This left the former ‘cyclo cross dominating duo’ alone together again for the final bergs.

I suffer up the Paterberg

After marking each other out of Gent Wevelgem last weekend they were always going to collaborate to make sure they go to the finish of this one and that they did.

The sprint was neck and neck with Van der Poel just getting the drop of his rival for a win full of emotion and drama.

Let’s hope that we only have to wait until April for the next edition.

1 VAN DER POEL MathieuAlpecin-Fenix5002755:43:17
2 VAN AERT WoutTeam Jumbo-Visma400200,,
3 KRISTOFF AlexanderUAE-Team Emirates3251500:08
4 TURGIS AnthonyTeam Total Direct Energie275120,,
5 LAMPAERT YvesDeceuninck – Quick Step225100,,
6 CLAEYS DimitriCofidis, Solutions Crédits17590,,
7 NAESEN OliverAG2R La Mondiale15080,,
8 VAN BAARLE DylanINEOS Grenadiers12570,,
9 DEGENKOLB JohnLotto Soudal10060,,
10 BENOOT TiesjTeam Sunweb8550,,

Revised 1 day calendar offers some hope

After the announcement last week that there could be a late August Tour de France, Cyclingnews is reporting a revised single day classics calendar that is with the teams.

This is due to start on August 1st with Strade Bianche.

Of course this is subject to all manner of peaks of infection and travel restrictions being lifted but on a day where the sun is shining outside but my mood is pretty grey, this is a positive.

So let’s hope and pray we get to see some racing.

Provisional continuing 2020 men’s UCI calendar according to RTBF

August 1: Strade Bianche

August 8: Milan-San Remo

Second week of August: Critérium du Dauphiné (four days)

August 22-23: National championships events

August 29-September 20: Tour de France

September 20-27: UCI Road World Championships

September 30: Flèche Wallonne

October 4: Liège-Bastogne-Liège

October 3-25: Giro d’Italia

October 10: Amstel Gold Race

October 11: Gent-Wevelgem

October 18: Tour of Flanders

October 25: Paris-Roubaix

October 31: Il Lombardia

From November 1: Vuelta a España

A sad inevitability…

As the week has worn on, the whole world has been edging nearer and nearer a period of shutdown.

Despite taking place, Paris Nice has ended a day early to allow riders to get home before their respective nations shut down for a couple of weeks or so.

The race itself was pretty exciting with lots of wind, rain and one of my favourite words of the spring, Echelons.


But all through the week there was an impending sense of doom that became reality Thursday into Friday when a number of teams pulled out.

And that it would appear is that in terms of bike racing for the foreseeable future. No Giro, very little chance of the Flemish classics and a growing sense of feeling despite all of ASOs posturing, the Tour de France will be next.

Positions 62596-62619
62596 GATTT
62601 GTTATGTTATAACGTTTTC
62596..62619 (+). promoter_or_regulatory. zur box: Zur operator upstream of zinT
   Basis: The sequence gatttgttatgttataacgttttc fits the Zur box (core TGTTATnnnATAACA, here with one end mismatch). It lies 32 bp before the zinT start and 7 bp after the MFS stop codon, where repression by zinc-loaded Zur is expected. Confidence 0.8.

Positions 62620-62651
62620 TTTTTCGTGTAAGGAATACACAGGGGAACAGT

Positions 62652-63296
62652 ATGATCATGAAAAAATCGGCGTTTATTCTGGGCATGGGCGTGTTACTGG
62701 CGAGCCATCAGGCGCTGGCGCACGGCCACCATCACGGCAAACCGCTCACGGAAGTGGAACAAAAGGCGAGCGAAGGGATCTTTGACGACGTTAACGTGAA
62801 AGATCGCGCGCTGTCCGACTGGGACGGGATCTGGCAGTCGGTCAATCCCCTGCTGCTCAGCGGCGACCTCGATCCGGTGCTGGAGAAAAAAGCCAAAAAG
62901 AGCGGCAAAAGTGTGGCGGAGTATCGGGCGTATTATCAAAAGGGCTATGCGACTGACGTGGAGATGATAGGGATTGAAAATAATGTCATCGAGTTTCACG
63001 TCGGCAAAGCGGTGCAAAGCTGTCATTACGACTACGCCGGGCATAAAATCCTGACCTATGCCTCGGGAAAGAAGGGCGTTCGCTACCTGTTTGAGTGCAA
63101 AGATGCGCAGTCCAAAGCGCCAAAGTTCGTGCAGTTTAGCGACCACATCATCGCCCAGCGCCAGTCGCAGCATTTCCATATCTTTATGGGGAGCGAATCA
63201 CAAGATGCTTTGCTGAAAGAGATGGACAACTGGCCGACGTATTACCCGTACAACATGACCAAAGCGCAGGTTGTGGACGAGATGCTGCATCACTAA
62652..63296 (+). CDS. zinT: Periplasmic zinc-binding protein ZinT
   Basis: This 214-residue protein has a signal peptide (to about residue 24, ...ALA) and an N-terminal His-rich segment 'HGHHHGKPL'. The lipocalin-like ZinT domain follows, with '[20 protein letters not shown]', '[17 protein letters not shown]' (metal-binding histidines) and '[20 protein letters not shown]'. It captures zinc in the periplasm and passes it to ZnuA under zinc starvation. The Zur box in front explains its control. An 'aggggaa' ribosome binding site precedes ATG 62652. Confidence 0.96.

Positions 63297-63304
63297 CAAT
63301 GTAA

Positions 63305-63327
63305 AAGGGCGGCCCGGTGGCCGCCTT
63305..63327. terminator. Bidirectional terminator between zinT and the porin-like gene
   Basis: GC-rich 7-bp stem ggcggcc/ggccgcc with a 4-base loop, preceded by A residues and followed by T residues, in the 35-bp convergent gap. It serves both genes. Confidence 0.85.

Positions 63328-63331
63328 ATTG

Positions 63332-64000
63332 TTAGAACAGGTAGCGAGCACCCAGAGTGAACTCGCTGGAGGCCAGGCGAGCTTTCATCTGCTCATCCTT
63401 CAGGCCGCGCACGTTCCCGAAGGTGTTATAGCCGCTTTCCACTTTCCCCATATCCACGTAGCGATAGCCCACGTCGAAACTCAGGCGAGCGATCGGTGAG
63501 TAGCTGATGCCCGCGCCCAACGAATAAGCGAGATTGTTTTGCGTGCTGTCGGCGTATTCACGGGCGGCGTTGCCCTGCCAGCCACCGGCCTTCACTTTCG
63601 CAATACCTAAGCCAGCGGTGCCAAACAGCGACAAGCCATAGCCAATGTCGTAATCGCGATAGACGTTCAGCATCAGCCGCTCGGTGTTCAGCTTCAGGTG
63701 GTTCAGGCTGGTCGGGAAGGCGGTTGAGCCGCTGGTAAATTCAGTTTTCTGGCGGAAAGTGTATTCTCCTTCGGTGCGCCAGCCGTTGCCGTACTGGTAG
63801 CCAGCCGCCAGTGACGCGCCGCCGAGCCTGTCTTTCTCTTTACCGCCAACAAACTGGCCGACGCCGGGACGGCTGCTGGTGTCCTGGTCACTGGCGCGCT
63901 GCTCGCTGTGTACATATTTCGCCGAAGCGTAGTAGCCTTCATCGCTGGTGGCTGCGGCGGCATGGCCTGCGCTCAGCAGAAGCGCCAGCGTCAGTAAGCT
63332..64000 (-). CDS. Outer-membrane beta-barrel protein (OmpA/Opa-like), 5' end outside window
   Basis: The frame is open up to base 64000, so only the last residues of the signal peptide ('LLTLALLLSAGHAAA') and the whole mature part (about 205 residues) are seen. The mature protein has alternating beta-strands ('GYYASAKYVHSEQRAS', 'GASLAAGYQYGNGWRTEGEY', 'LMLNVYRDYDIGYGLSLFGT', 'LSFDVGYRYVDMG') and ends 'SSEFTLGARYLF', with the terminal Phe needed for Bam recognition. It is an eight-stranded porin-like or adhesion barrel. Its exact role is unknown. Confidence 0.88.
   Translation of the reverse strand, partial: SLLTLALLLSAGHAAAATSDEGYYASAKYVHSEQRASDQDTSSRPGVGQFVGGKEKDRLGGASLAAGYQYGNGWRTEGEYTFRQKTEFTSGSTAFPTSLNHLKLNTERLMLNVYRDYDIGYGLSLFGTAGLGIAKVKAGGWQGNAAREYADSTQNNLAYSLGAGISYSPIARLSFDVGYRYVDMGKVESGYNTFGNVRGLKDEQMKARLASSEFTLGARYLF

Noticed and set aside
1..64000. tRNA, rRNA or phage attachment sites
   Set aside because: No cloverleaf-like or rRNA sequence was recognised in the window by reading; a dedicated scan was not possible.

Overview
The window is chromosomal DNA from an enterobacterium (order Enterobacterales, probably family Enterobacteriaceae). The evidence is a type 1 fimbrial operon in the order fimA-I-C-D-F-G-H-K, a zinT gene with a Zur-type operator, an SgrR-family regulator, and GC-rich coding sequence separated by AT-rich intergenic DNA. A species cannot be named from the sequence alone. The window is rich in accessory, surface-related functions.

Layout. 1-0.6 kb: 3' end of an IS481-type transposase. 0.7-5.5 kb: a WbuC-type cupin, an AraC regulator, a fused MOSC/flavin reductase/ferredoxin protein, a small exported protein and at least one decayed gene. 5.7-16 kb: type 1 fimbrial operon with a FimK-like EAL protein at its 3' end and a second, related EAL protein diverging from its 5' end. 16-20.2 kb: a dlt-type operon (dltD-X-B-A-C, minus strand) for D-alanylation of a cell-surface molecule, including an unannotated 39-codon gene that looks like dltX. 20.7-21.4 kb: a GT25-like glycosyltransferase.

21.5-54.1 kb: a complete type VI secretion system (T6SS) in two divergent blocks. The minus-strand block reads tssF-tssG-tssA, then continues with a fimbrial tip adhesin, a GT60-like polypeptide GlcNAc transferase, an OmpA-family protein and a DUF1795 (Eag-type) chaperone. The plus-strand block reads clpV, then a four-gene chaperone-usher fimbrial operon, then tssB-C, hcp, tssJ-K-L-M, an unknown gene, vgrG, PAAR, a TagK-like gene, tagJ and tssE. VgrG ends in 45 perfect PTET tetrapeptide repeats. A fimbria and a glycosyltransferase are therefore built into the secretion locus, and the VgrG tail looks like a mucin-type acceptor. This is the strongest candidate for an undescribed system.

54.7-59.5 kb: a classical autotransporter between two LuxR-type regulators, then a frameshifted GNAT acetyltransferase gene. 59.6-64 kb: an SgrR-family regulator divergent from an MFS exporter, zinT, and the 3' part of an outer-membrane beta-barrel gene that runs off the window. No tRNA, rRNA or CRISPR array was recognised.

I might be one of the last up the Muur for a while…

But as my post earlier in the week stated, public health must come first and this period where a lot of the things we take for granted are taken away, we will grow to appreciate them on their return.

Stay safe.

Tour of Flanders – Preview

A new route but the same finale is the Tour of Flanders news for 2017.

The organisers had to find a way to accommodate the Muur in Geraardsbergen after a lengthy absence. It looks too far out to influence the finish but as the Classics showed last year, the favourites will take a gamble from further out. Paris-Roubaix being the prime example. 

This weeks racing has seen a number of favourites coming to the fore and some outside bets emerge as contenders. 

In true Classic preview style here are some of the favourites based on the standard five star rating…

Peter Sagan ***** Reigning champion and has been in a rich vein of form this season. Has been there or thereabouts in all of the big races.

Greg Van Avermaet ***** Never won the Ronde and crashed out dramatically last season before the race really got going. This season he has smashed through the glass ceiling to start regularly winning the big races. It would be a bit of a surprise if he wasn’t on the podium.

Oliver Naesen **** A rider who came in under the radar until the end of last summer when IAM were closing down and he suddenly starting winning. He has been building his form nicely and was a factor in Gent-Wevelgem last weekend His inexperience a the top level might catch him out. 

Philippe Gilbert **** There we were expecting him to be strong later in April for the Ardennes when he bursts on the Flemish scene and then backs up his classic form by winning 3 Days of de Panne. He might have left too much on the road in winning that race to be honest, but it would be interesting to see a Walloon contenting for this race. 

Alexander Kristoff *** He won in the grand manner two years ago, but has struggled to win either sprints or classics ever since. The way he dominated Niki Terpstra in his 2015 breakaway might now be seen as the best moment of his career. I don’t see him winning but I think he might win the first group sprint. 

Sep Vanmarcke *** Looked like he was going to be in the form of his life back in the opening weekend of the Belgian classics. He has been ill since and then to compound it all, crashed into the BMC team car the other day. Has he been blufffing and is this a Cannondale master plan?? … um no.

Luke Durbridge *** He would have been the outside of outsiders a month ago but having seen Mat Hayman win in Roubaix last season, its clear that Orica have form in winning these races. He was strong in the semi-classics and would have been close to the overall in de Panne but for getting the wrong side of a split. 

All of the others are ** . 

Let’s see how my predictions go eh!